Why We Need Adequate Right of Publicity Laws
Together we share the belief that individuals and their heirs should control the commercial use of their identity, both in life and in death. Unfortunately, opportunistic individuals and companies seek to profit off of the reputation built by others’ endeavors and lifetime investment. Without adequate right of publicity laws, states expose living and deceased personalities to abuse and theft, jeopardizing their legacy and harming their families.
Consumers and audiences are drawn to products, merchandise, live performances, video games, movies, TV shows, and other media that are associated with or feature a recognizable and likeable personality. Right of publicity laws allow the entire media industry—including advertisers, manufacturers, content creators, and personalities—to benefit from this valuable intellectual property. The law empowers the personality to control and exploit their own identity, which allows its property value to rise with market demand rather than become diluted with unauthorized use. The value of the goodwill attributed to their identity benefits productions, games, services, and products lawfully associated with it, and the law allows for accessible enforcement against those who trade in it unfairly.
New technologies and advancements in motion picture sciences have even made it possible for content creators and advertisers to insert living and deceased personalities into projects without the participation of—or possibly even authorization from—the individual or their family. It is imperative that our brothers and sisters in the entertainment and sports industries be able to control which motion pictures and video games they are going to appear in, and whether they will perform post-mortem in a holographic performance. Properly crafted, the right of publicity allows these new technologies to emerge without harming the personalities or estates involved.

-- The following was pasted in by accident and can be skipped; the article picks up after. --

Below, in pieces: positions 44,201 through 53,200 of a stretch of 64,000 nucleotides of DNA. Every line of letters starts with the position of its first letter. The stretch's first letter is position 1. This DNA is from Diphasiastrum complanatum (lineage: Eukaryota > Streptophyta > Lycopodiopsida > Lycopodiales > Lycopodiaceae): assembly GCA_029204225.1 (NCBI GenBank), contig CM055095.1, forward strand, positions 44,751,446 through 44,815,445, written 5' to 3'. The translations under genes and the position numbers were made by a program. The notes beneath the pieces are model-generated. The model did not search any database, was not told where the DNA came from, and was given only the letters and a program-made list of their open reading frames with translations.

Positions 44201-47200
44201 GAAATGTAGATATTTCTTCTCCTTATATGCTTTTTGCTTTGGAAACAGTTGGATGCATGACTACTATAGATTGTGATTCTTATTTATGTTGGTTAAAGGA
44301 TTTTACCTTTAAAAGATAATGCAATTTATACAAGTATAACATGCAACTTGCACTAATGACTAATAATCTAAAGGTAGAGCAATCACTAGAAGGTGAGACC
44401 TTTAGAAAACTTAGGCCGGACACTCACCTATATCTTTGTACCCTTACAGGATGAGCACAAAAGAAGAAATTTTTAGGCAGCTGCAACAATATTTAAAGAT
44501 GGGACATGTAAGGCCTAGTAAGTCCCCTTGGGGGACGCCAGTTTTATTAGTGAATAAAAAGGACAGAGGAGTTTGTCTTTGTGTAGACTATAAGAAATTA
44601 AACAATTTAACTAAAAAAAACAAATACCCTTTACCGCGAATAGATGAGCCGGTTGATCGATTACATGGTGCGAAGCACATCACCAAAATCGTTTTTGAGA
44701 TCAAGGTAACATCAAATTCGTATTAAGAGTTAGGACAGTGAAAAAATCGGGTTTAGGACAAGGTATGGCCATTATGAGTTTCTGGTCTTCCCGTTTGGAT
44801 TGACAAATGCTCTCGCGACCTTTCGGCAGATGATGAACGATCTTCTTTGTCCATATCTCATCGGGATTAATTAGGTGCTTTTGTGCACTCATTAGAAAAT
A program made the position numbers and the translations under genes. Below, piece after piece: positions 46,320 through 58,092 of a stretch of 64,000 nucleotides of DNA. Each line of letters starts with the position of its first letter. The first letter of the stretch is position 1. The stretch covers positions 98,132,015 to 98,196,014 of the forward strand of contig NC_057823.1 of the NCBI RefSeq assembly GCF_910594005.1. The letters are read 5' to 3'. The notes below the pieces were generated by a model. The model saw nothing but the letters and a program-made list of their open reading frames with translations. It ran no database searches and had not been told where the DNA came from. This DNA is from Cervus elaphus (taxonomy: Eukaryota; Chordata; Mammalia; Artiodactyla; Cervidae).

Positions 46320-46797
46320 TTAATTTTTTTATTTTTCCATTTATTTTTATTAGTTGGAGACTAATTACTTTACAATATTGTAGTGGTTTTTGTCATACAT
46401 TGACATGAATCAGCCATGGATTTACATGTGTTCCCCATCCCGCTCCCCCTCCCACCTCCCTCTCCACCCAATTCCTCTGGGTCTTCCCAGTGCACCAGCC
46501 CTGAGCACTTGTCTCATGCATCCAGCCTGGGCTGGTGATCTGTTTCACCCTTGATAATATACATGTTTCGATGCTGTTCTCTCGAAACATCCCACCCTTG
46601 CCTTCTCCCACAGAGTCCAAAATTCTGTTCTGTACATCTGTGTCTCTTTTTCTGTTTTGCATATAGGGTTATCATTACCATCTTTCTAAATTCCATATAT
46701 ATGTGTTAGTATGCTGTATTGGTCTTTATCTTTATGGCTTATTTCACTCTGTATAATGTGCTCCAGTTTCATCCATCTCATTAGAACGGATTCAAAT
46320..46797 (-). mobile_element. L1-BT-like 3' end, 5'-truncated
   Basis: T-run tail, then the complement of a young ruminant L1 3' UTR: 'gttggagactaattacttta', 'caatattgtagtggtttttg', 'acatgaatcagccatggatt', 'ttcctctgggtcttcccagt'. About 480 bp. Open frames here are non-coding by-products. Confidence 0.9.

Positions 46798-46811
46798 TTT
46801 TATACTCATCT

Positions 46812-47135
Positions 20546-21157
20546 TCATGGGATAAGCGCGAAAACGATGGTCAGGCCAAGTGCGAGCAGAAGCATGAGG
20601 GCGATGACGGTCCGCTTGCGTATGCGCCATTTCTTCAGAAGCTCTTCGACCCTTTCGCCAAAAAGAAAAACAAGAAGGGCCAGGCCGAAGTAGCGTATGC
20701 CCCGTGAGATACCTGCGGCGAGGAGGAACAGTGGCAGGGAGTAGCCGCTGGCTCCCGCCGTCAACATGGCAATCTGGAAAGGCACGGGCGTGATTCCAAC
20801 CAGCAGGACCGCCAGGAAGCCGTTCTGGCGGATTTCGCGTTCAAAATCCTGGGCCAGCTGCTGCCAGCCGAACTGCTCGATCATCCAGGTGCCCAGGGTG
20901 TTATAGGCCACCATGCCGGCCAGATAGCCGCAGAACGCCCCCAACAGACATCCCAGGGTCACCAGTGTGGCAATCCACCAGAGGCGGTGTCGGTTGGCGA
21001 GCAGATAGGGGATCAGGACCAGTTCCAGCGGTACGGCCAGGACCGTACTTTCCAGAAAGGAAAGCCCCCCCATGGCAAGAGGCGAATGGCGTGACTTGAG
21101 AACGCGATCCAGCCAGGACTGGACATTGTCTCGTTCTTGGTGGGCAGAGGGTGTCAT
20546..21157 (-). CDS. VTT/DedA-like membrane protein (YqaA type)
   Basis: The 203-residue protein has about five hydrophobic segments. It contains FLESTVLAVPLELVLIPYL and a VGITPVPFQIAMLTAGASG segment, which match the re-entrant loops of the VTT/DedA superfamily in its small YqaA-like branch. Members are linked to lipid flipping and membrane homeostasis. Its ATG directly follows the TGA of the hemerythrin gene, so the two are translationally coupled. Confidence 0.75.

The right of publicity protects more than just entertainers, models, and athletes; it also ensures all Americans have the basic right to control commercial exploitation of their identity. After all, images of non-celebrities also hold commercial value, and are regularly used by advertisers to mimic a consumer’s everyday experiences and desires. As stated by the United States Supreme Court in Zacchini v. Scripps-Howard Broadcasting, there is no social purpose for a state to allow an individual or corporation to get “free some aspect of [an individual] that would have market value for which he would normally pay.”
We stand together with Screen Actors Guild – American Federation of Television and Radio Artists, National Football League Players Association, Major League Baseball Players Association, National Hockey League Players’ Association, National Basketball Players Association, and Major League Soccer Players Union to advocate for adequate right of publicity laws so that states can protect entertainers, and the public at large, from commercial exploitation.
Kevin Bacon, actor and musician
Alec Baldwin, actor, writer, producer, and comedian
Zak DeOssie, New York Giants
Noah Emmerich, actor
Whoopi Goldberg, actor, comedian, author, and television host
Mark Herzlich, New York Giants
Hugh Jackman, actor
Sean Johnson, New York FC
Julianna Margulies, actor and producer
Cynthia Nixon, actor
Harry Shearer, entertainer
Clarence “Reginald” Toussaint, musician, audio engineer, producer, and son of Allen Toussaint
Ricky “Slick Rick” Walters, recording artist
Michelle Williams, actor